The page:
But Stevens had also made Alaska into his own version of a political machine, one in which taxpayers from the Lower 48 were footing the bill. As his profile increased, so too did public scrutiny. A 2003 investigation by the Los Angeles Times found that Stevens had funneled millions of dollars in single-source contracts to clients of his brother-in-law, the lobbyist William Bittner. In 2006, investigators from the federal government started probing the senator's relationship with a former aide, Trevor McCabe, who represented companies that had won nearly $700,000 in contracts thanks to a project Stevens had written into legislation. The structure Stevens set up replicated itself in Juneau, Alaska's capital, where his son, the former state Sen. Ben Stevens, has been fingered as a recipient of political bribes. The Stevens machine in some ways mirrored the one run by Tom DeLay and Jack Abramoff in Washington, where ex-aides to powerful politicians set up shop as lobbyists and directed their clients to send campaign cash to their former bosses in exchange for federal contracts. But in Juneau, with public scrutiny far less intense, things had become far more brazen.

The mess that now threatens Stevens and the rest of the state's congressional delegation began, as is so often true in Alaska, with oil. On Aug. 30, 2006, teams of investigators from the FBI, IRS and Justice Department, probing allegations of bribes paid by an oil services and engineering company called Veco, raided the offices of six state legislators, shutting the blinds, picking through files with rubber gloves. They uncovered a practice that had never been terribly well hidden: State legislators were allegedly taking bribes from Veco and associated companies in return for sending government contracts their way -- for building state prisons, promoting state fish products, and servicing state-run oil fields.

Stevens himself was implicated when it emerged that Veco had helped manage the construction of an extension that doubled the size of his Alaska home; investigators are trying to determine if Stevens paid full value for the construction. The state's junior senator, Lisa Murkowski (who was appointed by her own father, Frank Murkowski, to replace him when he left the Senate to become governor in 2002), got in trouble for buying a lot of land from a real estate developer friend that a watchdog group charged had been sold to her below market value. She has since sold back the land. Alaska's lone representative in the U.S. House, Don Young, is in hot water for directing earmarks to two companies that contributed to his campaigns. To date, one state legislator has been convicted of taking bribes, and four lobbyists and executives have been indicted for giving them. Bribes were blatant, and floor votes in Juneau were being directed by lobbyists over the telephone. In the state Senate, lobbyists were caught handing voting instructions across the banister meant to separate legislators from the public.

When the details finally began to emerge this year, the Democrats, a meek and politically sidelined force in Juneau, started issuing a collective cri de coeur, urging the state's representatives to take back the Capitol from the lobbyists. "This is our floor. Our floor," the House's minority leader, Ethan Berkowitz, announced to the chamber last fall. "No telephone call's supposed to change what we're doing." (Some of the implicated Republicans, meanwhile, had hats printed up that read "CBC," for "Corrupt Bastards Club.") But reform hasn't arisen from partisan competition, as it did in Washington. In a neat symbolic fit, the agent responsible for Alaska's current moment of reform and modernization is a woman, a breed once nearly as rare in far Northwest politics as a Democrat. Sarah Palin, a libertarian and hockey mom from the fast-growing suburbs of Anchorage, began her political career -- as an appointed member of the state's Oil and Gas Commission -- by hacking into the computer of another commissioner, Randy Ruedrich, chairman of the Alaska Republican Party. Palin was seeking the evidence that she would eventually use to charge him with an improper relationship with lobbyists. (Ruedrich would later settle state ethics charges against him by paying a $12,000 fine.)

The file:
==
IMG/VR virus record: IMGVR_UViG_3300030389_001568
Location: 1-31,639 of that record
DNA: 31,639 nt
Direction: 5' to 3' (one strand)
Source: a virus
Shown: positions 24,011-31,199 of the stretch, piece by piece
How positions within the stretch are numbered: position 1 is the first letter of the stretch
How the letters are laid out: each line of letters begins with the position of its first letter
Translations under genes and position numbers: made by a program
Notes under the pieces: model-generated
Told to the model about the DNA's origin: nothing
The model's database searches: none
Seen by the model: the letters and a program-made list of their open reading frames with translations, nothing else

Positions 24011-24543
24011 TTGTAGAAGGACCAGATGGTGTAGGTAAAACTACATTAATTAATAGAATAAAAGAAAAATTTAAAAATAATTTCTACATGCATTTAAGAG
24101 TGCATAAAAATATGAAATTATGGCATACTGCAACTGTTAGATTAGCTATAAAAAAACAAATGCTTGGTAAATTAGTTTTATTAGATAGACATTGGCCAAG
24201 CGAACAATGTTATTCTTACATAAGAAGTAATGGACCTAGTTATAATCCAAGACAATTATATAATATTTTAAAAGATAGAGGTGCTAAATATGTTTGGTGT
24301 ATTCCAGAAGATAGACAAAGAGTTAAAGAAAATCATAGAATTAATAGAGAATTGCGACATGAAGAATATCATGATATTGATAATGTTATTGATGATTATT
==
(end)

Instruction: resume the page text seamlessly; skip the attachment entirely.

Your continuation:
It is difficult not to see Palin's ascendance not just as a challenge to the state's establishment but also as presenting a crudely cut choice between the state's cronyist, resource-economy past and its future. She beat Frank Murkowski, the incumbent, in the GOP primary; voters began to sour on Murkowski as soon as he picked his daughter to replace him in the Senate, and then grew angrier over his grubbing for a private jet and other perceived ethical lapses. He left office the least popular governor in the country. Since her election as governor last November, Palin has made a public point of cutting down on Alaska's excesses, and challenging the easy habits of its past -- getting the state to put Murkowski's infamous jet up for sale on eBay, canceling pork projects and firing patronage appointees. By early this summer, with the scandals plaguing the rest of the Republican Party, Alaska Democrats had made some headway in the polls. But Palin's approval ratings are over 90 percent. Whether in the long term Alaska's economy can modernize and the state can wean itself from government welfare remains to be seen. But as Stevens hits back at the FBI through press releases, the senator's old legislative aides plead guilty, and his son endures a federal investigation, the moment is beginning to look like a pivotal point in Alaska's history. Perhaps the rough edges are being ushered out and something more modern and nationally acceptable has begun to move in.

What is happening in Alaska is not simply the collapse of one ancient Republican power and the rise of another, in Palin, that is more fragile and conditional. It is the assertion that for all of the country's divisions into red and blue, the national culture does exert a crude centrifugal tug, a tendency to iron out protruding regional discrepancies. The plaintive, humbled sounds coming from Alaska right now are those that always emerge when the exception succumbs to the rule.

By Benjamin Wallace-Wells

Benjamin Wallace-Wells writes about national affairs for Rolling Stone.

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Republican Party Sarah Palin Ted Stevens